I want to start off in Bangkok, and travel around from there.

    I love the culture there, and friendly people.

    Everything is so much cheaper there than in America.

  6. brett

    We have spent the last three winters in S/E Asia. Always flying to Bangkok and spending time in Thailand.

    We very much prefer Samui to Phuket. But our favorite beach places by far are Ko Lanta, Lo Lipe, and Kao Lak. Smaller destinations, great beaches. Two visits to Phuket and we do not wish to return.

    There is an added feature to Bangkok. It is the availability of many low cost flights to many parts of SE Asia. We made our way by ferry down the coast two years ago. Kao Lak,, Phuket, Lanta, Lipe,Langkawi (Malasia), Penang, and then bus to Highlands and Kuala Lumpur. Very inexpensive. From KL we hopped an Air Asia flight to Gold Coast, Australia. $350 net for a 9.5 hour flight.

    We much prefer SE Asia to any winter destination in the US, most especially Hawaii. It is a long flight but we can put up with it for a 3 month trip. Last year we went north for six weeks. Cambodia, then four weeks in Vietnam. Liked Viet Nam very much but Thailand is still our favourite.

    Would we retire there? No? Would we consider spending 5 months year there. Absolutely. Chiang Mai in the north is less humid. Lots and lots of expats live there. Worth a second look.

    1. The Vagabond Post author

      Hey Brett, awesome insight on some of the further perks of being in Thailand. I was in Bangkok for about four weeks of this year, and I love it there. Despite its reputation, I think it’s a really neat city with countless things going on (which is the biggest part of what makes it fun for me). The cheap flights would also be another big perk for me, too. KL would be another city that might work for us, for many of the same reasons (and with a few additional perks of its own).

  7. brett

    We are heading back to Thailand this winter. We plan to land in Singapore, make our way to Ko Lanta and islands south. Then back south through Penang to KL. Thence a month in the Philippines The latter is on our bucket list.

    Last winter we went to South and Central America for the winter. We really liked it but we missed Thailand. The people, the food. This will be the first time missing Bangkok altogether. We may have to go through Phuket but prefer not to spend much time there. Next trip will probably concentrate on the north, then to Laos, and back to Vietnam. For those visiting Thailand we highly recommend a trip through Cambodia and then to Vietnam.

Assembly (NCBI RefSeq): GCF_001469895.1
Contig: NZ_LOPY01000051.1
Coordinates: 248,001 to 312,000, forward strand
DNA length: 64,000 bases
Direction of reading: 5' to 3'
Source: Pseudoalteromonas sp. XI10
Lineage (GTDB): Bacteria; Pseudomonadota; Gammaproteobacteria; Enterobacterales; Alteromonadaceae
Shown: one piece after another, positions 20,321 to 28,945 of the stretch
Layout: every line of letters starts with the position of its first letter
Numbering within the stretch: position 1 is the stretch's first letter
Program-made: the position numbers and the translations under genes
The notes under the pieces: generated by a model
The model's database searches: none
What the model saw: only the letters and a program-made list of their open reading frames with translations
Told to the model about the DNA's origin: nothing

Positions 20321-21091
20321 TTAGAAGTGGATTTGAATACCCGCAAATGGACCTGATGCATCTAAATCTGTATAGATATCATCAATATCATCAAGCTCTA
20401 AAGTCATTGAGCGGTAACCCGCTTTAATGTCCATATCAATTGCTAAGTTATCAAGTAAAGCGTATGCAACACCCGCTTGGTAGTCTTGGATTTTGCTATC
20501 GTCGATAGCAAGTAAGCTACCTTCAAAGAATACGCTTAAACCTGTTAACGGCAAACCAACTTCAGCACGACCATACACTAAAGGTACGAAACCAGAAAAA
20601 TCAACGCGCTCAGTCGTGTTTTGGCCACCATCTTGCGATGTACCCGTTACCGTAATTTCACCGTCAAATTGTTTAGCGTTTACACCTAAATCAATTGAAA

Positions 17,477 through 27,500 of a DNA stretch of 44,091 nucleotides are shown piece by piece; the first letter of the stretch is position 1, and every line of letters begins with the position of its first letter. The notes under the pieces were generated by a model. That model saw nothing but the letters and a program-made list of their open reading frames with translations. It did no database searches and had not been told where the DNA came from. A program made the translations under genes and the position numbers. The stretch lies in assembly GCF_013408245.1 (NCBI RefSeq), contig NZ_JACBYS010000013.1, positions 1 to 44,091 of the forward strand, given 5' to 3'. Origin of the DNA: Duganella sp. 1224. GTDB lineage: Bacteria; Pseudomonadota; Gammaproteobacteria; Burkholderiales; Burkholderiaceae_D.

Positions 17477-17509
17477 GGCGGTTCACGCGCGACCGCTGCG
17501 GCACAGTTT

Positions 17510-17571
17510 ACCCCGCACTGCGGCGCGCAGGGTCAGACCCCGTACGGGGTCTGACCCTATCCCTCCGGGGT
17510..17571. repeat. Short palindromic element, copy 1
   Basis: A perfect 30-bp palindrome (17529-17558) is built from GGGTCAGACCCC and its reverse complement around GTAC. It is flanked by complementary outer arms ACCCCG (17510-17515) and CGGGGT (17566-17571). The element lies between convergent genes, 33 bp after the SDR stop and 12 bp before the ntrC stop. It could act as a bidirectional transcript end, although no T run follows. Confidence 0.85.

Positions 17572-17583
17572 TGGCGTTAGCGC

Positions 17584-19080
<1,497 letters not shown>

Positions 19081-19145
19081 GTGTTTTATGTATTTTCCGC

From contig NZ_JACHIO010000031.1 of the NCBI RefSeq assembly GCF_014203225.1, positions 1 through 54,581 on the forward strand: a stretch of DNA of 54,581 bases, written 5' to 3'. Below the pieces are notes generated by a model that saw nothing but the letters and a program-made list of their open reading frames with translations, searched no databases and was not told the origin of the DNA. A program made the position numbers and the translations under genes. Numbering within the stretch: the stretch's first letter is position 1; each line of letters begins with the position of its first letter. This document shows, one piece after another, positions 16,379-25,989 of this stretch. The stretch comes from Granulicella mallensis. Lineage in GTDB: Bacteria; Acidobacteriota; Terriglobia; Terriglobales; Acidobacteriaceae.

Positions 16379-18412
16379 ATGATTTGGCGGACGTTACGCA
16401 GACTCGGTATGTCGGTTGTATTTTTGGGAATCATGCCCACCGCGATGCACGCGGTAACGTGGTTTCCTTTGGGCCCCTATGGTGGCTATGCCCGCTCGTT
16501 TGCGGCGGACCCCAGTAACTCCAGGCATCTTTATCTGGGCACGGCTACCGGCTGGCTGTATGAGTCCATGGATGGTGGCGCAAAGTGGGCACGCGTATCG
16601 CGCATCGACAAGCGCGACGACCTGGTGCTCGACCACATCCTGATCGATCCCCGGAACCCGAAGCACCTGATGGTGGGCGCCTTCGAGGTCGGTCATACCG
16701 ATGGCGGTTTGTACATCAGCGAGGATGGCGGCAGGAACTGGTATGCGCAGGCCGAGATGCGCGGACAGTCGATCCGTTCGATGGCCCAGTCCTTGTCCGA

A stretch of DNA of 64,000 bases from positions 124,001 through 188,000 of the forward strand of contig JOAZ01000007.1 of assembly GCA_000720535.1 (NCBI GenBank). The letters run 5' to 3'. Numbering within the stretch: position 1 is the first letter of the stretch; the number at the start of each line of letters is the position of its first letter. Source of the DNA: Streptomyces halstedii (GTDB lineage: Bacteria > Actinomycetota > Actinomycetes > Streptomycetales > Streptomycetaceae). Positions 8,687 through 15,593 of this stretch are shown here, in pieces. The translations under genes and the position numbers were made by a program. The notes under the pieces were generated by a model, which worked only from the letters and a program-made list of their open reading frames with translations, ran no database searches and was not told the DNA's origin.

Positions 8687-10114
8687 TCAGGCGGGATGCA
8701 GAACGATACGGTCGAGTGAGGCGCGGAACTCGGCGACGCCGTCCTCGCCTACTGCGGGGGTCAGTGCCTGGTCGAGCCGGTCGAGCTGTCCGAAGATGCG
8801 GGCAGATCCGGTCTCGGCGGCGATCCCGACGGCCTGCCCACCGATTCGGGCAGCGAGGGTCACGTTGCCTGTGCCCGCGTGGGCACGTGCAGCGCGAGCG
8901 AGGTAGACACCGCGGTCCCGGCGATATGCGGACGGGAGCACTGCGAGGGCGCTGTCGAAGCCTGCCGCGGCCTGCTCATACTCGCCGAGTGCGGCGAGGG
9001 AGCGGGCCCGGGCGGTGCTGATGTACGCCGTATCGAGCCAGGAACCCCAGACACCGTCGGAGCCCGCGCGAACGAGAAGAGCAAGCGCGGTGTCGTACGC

Since visiting place like this in the winter we have absolutely no desire to head to Florida, Arizona, Hawaii etc to avoid the winters. IF you are OK with the flight time there are so many more interesting places to go.

  8. Mike

    “For US residents, as Go Curry Cracker mentions, if you spend enough time outside of the US in a given year, your income back home is protected by the Foreign Earned Income Exception.”

    This is quite misleading. This post is about RETIRING in Thailand, and if you’re retired, then presumably you’re living off of some kind of savings. Well, if you’re literally just spending down savings, then you don’t actually have any income, so you won’t owe US taxes no matter where you live; but if you’re receiving interest or dividends or rent (the typical “income” one receives from savings) then it’s important to note that overseas Americans still owe US taxes on their income. The only income that can be excluded from US taxes by virtue of living outside the USA is *earned* income, and retirees living off savings aren’t receiving the type of income that the US government considers to be “earned”. So you may very well still owe US taxes.

  9. SEA Cowboy

    I’ve lived several years up north in rural Buriram, and this year moved to Rayong. Buriram was incredibly cheap to live in, well less than half of what it would cost to live in Bangkok, but even though we built a great house it was too remote. We still visit there during school breaks, as the wife’s parents are there.

    Rayong I would put at a little under 2/3 the cost of Bangkok, but a smaller city feel, right on the coast, and good health care and schooling options.